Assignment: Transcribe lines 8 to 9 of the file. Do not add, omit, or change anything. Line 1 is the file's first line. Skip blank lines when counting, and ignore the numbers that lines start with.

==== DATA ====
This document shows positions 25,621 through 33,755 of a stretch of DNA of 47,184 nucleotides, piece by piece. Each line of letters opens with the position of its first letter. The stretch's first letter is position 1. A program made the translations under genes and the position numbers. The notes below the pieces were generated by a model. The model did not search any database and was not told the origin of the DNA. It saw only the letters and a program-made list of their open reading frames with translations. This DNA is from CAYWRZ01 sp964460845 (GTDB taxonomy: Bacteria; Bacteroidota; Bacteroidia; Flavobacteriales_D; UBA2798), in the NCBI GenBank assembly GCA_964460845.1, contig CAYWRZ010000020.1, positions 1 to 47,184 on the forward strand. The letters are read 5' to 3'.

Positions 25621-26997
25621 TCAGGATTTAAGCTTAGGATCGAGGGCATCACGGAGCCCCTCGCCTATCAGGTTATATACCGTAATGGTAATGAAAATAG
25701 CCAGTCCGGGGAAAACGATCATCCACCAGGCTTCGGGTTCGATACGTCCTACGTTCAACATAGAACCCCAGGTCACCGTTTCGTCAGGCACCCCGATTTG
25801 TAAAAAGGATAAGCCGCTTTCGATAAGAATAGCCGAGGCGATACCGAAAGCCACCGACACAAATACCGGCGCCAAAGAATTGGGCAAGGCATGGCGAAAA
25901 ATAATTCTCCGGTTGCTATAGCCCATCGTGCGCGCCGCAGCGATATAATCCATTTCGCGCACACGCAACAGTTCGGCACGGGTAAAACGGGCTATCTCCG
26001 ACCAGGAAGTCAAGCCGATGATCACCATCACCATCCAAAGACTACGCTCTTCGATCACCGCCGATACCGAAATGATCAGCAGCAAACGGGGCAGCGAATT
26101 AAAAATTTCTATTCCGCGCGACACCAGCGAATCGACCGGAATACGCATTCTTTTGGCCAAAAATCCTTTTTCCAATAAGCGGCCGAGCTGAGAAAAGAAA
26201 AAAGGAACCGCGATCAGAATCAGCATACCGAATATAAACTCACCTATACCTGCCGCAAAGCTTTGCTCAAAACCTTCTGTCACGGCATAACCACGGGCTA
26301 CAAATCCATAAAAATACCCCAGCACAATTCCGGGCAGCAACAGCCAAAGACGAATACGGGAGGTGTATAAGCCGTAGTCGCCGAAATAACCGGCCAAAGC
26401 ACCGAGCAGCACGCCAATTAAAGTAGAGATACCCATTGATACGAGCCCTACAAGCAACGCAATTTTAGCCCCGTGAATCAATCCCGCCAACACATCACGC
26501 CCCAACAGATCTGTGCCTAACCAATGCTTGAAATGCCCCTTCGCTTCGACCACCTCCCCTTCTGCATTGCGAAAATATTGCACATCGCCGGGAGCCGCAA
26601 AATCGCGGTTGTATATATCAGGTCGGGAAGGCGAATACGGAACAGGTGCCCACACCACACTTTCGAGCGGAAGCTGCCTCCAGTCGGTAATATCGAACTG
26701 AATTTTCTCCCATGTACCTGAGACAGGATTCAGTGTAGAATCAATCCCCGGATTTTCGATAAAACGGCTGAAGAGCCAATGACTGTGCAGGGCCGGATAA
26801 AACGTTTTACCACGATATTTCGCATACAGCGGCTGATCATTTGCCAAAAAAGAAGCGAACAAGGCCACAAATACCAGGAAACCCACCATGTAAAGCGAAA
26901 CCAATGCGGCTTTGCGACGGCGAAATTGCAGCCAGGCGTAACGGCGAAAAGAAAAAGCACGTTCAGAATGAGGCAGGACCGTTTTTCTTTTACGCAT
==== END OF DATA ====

26101 AAAAATTTCTATTCCGCGCGACACCAGCGAATCGACCGGAATACGCATTCTTTTGGCCAAAAATCCTTTTTCCAATAAGCGGCCGAGCTGAGAAAAGAAA
26201 AAAGGAACCGCGATCAGAATCAGCATACCGAATATAAACTCACCTATACCTGCCGCAAAGCTTTGCTCAAAACCTTCTGTCACGGCATAACCACGGGCTA